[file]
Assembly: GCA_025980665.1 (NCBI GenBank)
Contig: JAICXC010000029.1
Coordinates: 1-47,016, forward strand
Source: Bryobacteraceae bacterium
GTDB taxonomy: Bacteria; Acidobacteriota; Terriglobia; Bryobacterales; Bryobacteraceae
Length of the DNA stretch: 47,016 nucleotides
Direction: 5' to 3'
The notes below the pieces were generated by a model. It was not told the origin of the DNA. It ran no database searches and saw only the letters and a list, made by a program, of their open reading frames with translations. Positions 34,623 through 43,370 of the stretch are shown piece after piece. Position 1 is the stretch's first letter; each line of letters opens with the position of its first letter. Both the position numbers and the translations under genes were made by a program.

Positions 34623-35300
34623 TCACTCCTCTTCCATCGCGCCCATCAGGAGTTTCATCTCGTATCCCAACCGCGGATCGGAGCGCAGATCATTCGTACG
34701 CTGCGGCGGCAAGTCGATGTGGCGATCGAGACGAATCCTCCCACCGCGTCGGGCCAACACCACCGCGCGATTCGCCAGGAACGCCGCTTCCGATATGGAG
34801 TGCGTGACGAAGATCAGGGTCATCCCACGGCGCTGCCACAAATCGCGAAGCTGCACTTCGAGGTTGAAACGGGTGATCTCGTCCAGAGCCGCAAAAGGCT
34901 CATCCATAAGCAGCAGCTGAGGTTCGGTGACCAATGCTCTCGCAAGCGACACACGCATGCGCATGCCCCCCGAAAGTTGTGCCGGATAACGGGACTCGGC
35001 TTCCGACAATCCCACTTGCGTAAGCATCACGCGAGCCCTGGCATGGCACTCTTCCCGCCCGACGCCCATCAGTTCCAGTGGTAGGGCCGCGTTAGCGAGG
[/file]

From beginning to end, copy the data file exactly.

Assembly: GCA_025980665.1 (NCBI GenBank)
Contig: JAICXC010000029.1
Coordinates: 1-47,016, forward strand
Source: Bryobacteraceae bacterium
GTDB taxonomy: Bacteria; Acidobacteriota; Terriglobia; Bryobacterales; Bryobacteraceae
Length of the DNA stretch: 47,016 nucleotides
Direction: 5' to 3'
The notes below the pieces were generated by a model. It was not told the origin of the DNA. It ran no database searches and saw only the letters and a list, made by a program, of their open reading frames with translations. Positions 34,623 through 43,370 of the stretch are shown piece after piece. Position 1 is the stretch's first letter; each line of letters opens with the position of its first letter. Both the position numbers and the translations under genes were made by a program.

Positions 34623-35300
34623 TCACTCCTCTTCCATCGCGCCCATCAGGAGTTTCATCTCGTATCCCAACCGCGGATCGGAGCGCAGATCATTCGTACG
34701 CTGCGGCGGCAAGTCGATGTGGCGATCGAGACGAATCCTCCCACCGCGTCGGGCCAACACCACCGCGCGATTCGCCAGGAACGCCGCTTCCGATATGGAG
34801 TGCGTGACGAAGATCAGGGTCATCCCACGGCGCTGCCACAAATCGCGAAGCTGCACTTCGAGGTTGAAACGGGTGATCTCGTCCAGAGCCGCAAAAGGCT
34901 CATCCATAAGCAGCAGCTGAGGTTCGGTGACCAATGCTCTCGCAAGCGACACACGCATGCGCATGCCCCCCGAAAGTTGTGCCGGATAACGGGACTCGGC
35001 TTCCGACAATCCCACTTGCGTAAGCATCACGCGAGCCCTGGCATGGCACTCTTCCCGCCCGACGCCCATCAGTTCCAGTGGTAGGGCCGCGTTAGCGAGG